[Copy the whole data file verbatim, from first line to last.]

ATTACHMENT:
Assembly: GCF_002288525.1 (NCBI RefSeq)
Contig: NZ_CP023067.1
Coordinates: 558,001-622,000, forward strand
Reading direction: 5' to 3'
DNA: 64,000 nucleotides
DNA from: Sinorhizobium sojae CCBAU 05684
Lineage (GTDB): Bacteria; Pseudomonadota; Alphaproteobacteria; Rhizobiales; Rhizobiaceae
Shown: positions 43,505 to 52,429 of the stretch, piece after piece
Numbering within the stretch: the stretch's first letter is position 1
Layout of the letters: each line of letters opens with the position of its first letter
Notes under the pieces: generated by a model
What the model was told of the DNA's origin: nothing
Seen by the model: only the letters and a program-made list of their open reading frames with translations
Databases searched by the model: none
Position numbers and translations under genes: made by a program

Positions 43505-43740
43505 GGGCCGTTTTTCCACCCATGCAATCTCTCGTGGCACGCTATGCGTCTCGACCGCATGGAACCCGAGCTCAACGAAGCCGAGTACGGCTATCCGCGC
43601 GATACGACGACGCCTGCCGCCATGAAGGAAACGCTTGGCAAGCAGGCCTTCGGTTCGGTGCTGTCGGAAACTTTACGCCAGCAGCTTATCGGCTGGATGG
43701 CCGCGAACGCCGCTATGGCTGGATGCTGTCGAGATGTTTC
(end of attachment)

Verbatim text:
Assembly: GCF_002288525.1 (NCBI RefSeq)
Contig: NZ_CP023067.1
Coordinates: 558,001-622,000, forward strand
Reading direction: 5' to 3'
DNA: 64,000 nucleotides
DNA from: Sinorhizobium sojae CCBAU 05684
Lineage (GTDB): Bacteria; Pseudomonadota; Alphaproteobacteria; Rhizobiales; Rhizobiaceae
Shown: positions 43,505 to 52,429 of the stretch, piece after piece
Numbering within the stretch: the stretch's first letter is position 1
Layout of the letters: each line of letters opens with the position of its first letter
Notes under the pieces: generated by a model
What the model was told of the DNA's origin: nothing
Seen by the model: only the letters and a program-made list of their open reading frames with translations
Databases searched by the model: none
Position numbers and translations under genes: made by a program

Positions 43505-43740
43505 GGGCCGTTTTTCCACCCATGCAATCTCTCGTGGCACGCTATGCGTCTCGACCGCATGGAACCCGAGCTCAACGAAGCCGAGTACGGCTATCCGCGC
43601 GATACGACGACGCCTGCCGCCATGAAGGAAACGCTTGGCAAGCAGGCCTTCGGTTCGGTGCTGTCGGAAACTTTACGCCAGCAGCTTATCGGCTGGATGG
43701 CCGCGAACGCCGCTATGGCTGGATGCTGTCGAGATGTTTC